Movie Review: The Teacher
When a teacher abuses her position in the communist era, parents are put in a tough spot
Directed by Jan Hřebejk
With Zuzana Mauréry, Peter Bebjak, Csongor Kassai, Martin Havelka, Zuzana Konečná
The 1980s were not the best time in Czechoslovakia. Director Jan Hřebejk has looked to the communist era before. In his latest film, The Teacher (Učiteľka) he takes us to a school in Slovakia during the dark days of normalization.
The teacher in question has connections to the communist party and to influential people in Moscow. One her first day as a teacher, Marie Drazděchová (played by Zuzana Mauréry) asks her students to say their names and then, oddly, what their parents do for a living.
She then starts to ask the parents for favors, some of which are illegal. If the parents don't comply, the student suffers with poor grades, which also lead to being dropped from extracurricular activities like sports.
Much of the film is structured as a school meeting, with parents and school staff arguing in a Bratislava classroom at night.
Sides are pitched along party lines, with pro-communists trying to intimidate the rest into silence over the issue, and very few people actually willing to put their names on a petition. Various incidents of the teacher abusing her position are seen in flashback.
Hřebejk examined the communist era before, in his film Cozy Dens (Pelíšky) in 1999. He also turned to World War II in Divided We Fall (Musíme si pomáhat) in 2000. The latter film was nominated for an Academy Award but lost to Crouching Tiger, Hidden Dragon.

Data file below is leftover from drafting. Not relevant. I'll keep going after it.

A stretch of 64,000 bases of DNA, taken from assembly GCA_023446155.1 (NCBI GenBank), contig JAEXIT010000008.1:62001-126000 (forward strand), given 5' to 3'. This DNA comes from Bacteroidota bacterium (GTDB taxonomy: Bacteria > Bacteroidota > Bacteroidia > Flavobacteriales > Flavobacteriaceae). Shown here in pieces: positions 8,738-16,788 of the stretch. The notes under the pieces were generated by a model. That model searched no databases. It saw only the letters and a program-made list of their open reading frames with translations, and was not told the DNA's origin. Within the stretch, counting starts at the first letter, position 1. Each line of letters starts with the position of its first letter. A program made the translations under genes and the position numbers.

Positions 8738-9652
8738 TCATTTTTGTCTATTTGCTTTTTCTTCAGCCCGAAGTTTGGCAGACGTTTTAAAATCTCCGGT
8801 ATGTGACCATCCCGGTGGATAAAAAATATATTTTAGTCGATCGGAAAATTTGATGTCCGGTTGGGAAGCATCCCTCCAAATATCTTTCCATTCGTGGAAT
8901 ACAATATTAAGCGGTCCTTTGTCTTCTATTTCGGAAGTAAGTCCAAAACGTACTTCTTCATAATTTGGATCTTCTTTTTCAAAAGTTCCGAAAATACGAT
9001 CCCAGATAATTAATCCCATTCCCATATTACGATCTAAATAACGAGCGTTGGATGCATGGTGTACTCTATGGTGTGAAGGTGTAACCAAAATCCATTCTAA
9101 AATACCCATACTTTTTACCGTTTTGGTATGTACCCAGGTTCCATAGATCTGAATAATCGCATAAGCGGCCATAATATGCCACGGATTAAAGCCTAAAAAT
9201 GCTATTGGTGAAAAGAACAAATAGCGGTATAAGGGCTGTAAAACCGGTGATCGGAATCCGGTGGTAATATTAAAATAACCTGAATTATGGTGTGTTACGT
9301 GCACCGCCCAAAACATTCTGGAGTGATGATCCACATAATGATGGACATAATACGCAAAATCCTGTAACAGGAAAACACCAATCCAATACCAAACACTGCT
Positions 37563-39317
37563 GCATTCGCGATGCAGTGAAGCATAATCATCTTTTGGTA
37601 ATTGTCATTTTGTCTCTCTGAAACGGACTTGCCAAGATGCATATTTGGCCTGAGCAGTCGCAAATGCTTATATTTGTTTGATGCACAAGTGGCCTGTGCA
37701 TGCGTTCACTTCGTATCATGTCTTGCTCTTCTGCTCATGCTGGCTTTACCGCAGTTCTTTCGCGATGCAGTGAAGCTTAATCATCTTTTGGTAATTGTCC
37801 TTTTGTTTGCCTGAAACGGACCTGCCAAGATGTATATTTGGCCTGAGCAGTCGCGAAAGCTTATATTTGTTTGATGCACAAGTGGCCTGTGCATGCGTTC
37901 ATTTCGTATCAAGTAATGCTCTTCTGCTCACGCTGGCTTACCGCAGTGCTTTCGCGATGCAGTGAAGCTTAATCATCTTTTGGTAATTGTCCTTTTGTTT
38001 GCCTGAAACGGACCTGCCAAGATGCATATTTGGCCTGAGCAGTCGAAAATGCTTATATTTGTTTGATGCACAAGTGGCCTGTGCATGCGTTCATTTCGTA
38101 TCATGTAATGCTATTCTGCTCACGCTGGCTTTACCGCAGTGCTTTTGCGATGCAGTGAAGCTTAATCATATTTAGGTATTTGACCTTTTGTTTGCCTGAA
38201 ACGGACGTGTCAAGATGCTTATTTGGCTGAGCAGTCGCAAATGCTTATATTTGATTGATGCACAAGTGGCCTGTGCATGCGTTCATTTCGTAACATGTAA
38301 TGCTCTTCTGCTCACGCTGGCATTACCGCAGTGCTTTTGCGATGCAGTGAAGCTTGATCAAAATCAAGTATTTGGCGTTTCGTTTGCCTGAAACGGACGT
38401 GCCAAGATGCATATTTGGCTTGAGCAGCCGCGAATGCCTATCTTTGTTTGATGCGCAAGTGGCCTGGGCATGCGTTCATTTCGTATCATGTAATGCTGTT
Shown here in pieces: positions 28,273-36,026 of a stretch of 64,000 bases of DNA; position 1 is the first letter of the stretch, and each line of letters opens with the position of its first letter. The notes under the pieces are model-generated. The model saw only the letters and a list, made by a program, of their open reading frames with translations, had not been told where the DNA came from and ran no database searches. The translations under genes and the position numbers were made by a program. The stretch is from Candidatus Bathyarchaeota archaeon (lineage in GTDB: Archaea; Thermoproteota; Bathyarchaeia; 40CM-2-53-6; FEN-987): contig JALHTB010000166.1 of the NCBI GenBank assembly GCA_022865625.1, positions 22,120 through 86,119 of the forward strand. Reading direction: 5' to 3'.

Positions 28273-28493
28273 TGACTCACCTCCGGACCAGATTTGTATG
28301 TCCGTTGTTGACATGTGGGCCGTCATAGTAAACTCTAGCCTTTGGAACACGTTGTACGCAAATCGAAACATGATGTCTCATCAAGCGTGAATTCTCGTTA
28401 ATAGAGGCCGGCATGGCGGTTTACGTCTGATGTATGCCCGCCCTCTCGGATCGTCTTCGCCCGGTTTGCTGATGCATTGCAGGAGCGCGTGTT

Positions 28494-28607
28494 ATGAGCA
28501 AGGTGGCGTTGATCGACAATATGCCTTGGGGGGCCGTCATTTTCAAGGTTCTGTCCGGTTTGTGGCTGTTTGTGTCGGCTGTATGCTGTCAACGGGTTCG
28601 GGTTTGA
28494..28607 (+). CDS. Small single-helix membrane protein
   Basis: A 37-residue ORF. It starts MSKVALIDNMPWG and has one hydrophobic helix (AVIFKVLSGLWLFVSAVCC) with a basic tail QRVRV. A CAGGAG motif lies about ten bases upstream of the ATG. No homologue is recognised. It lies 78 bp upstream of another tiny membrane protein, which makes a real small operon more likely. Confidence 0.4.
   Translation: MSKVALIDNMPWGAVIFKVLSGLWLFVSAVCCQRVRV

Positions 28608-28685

Hřebejk and his usual screenwriter Petr Jarchovský are back in fine form after a somewhat disappointing decade. The ensemble cast almost faultlessly re-creates the era and captures the mood of fear that people had about speaking up in public against people with connections.
Over the course of the film, viewers can see a panorama of society as people from disabled pensioners to airport accountants recount how the teacher has forced them or tried to force them into doing favors.
You also see a divide between the parents of poor students happy that their children are now getting good grades pit against the parents of good students upset that the grades, due to lack of favors performed, have fallen.
The film had its premiere in the competition section of the recent Karlovy Vary International Film Festival and actress Zuzana Mauréry won Best Supporting Actress for her role. Director Hřebejk said that the film, while set in a specific time is meant to have a universal appeal, as almost everyone has faced situations where they can benefit from doing something wrong or conversely feel that following their conscience will have severe disadvantages.
Screenwriter Petr Jarchovský said that the script is based on a true story that circulated in his family, but that he expanded its scope from a small meeting among a few parents to a more formal, almost courtroom-like setting. Both Jarchovský and Hřebejk said the themes of opportunism, fear and human dignity attracted them to the project.
For actress Zuzana Mauréry, the role fell somewhere between comedy and drama. She says she tried not to go too far to either extreme, adding that the script created a very convincing character.
The film is Hřebejk's first to be shot in the Slovak language, and the with one exception the first time he has worked with the cast. Csongor Kassai worked with the director on Divided We Fall. He said he wanted to work with actors who were not so well known so they would not be associated too much with previous roles.
Treating the plot as a universal story pays off. You don't have to have lived in the Eastern bloc under communism to be able to get caught up in the story. Similar events play out today in offices and other settings with people having to decide whether to keep their head low so they can keep their job or speak up for what is right.
At the same time, the film is not a heavy-handed morality play. The light touches and occasional comic moments keep it from feeling like a school lecture on the importance of right and wrong.
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